Time Allocation • Each SRP Chair is also a member of the Time Allocation Committee (TAC) • The TAC meets f2f twice a year to: • Merge the SRP rankings • Discuss and rank large proposals • Assess input from technical reviews • Recommend time allocations for the GBT, EVLA, and VLBA • Assign scheduling priorities (A, B, C, and reject) • Nominate outstanding programs for KSP designation • The NRAO Director, OSO Head, SAA Head, and site Directors meet to review and approve TAC recommendations and to select Key Science Projects as appropriate. NSF Large Facilities Workshop Rho Ophiuchi
Data Policy • Regular and triggered proposals: 12 months • Large proposals: up to 12 months, proposers encouraged to release data sooner • DDT proposals: case by case assessment*, but no more than 6 months * Including waiving the proprietary entirely NSF Large Facilities Workshop NGC 4911
Non-disclosure/Conflicts of Interest • Policy must apply to those privy to confidential information, data, and ideas: • Members of SRPs • Members of the TAC • NRAO staff involved in proposal handling, TAC support, scheduling • NRAO personnel involved in Director's Review of TAC recommendations • Policy must be compliant with AUI and NSF policy on scientific misconduct Arp 188 NSF Large Facilities Workshop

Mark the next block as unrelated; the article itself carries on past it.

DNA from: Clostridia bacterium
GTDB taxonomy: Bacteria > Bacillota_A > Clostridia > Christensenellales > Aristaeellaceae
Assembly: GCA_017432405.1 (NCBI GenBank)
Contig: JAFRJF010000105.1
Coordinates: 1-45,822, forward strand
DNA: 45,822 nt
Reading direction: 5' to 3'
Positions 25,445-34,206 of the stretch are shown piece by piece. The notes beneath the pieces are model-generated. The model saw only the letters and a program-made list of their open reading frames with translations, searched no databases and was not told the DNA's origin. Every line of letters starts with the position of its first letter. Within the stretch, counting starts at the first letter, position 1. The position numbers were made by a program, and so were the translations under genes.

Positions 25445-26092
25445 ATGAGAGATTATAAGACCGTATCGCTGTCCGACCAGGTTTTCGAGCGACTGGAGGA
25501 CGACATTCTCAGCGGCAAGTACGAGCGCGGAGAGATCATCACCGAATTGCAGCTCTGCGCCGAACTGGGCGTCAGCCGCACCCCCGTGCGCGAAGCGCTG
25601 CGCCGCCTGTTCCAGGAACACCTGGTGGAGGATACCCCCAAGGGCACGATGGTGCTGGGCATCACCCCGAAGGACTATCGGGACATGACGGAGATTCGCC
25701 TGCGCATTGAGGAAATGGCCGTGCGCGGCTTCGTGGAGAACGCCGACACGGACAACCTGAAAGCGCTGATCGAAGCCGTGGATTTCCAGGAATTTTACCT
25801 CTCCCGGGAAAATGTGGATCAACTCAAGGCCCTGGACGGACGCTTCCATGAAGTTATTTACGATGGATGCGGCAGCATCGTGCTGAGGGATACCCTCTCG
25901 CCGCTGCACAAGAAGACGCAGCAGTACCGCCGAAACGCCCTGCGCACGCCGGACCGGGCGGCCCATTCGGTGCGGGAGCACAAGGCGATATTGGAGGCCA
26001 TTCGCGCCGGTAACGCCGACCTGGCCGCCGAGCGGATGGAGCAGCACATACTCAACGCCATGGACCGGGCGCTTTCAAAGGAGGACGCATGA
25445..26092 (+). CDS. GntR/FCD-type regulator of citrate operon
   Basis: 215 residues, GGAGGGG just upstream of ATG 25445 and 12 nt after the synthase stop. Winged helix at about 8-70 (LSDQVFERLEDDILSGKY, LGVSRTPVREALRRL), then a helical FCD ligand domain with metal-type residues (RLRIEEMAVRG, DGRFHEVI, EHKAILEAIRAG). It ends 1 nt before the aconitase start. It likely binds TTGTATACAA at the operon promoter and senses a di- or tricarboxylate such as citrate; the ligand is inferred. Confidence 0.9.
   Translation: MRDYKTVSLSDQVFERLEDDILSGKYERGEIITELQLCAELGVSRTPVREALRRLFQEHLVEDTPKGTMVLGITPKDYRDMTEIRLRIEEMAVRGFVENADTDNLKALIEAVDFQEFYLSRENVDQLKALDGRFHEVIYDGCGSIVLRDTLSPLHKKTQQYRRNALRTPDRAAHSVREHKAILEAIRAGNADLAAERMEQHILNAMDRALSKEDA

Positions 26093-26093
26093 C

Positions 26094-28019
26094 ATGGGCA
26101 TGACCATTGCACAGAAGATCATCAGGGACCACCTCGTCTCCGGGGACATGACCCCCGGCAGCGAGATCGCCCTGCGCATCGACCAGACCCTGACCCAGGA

Summary • The NRAO has moved to a semester based cycle for proposal submission • A panel-based proposal review system has been adopted that retains the attractive features of independent review • The TAC meets face to face to make recommendations regarding scheduling priorities and time allocations • The TAC also considers large proposals • Recommends KSP to Director • Director’s Review of TAC recommendation concludes the process NSF Large Facilities Workshop
Thanks! NSF Large Facilities Workshop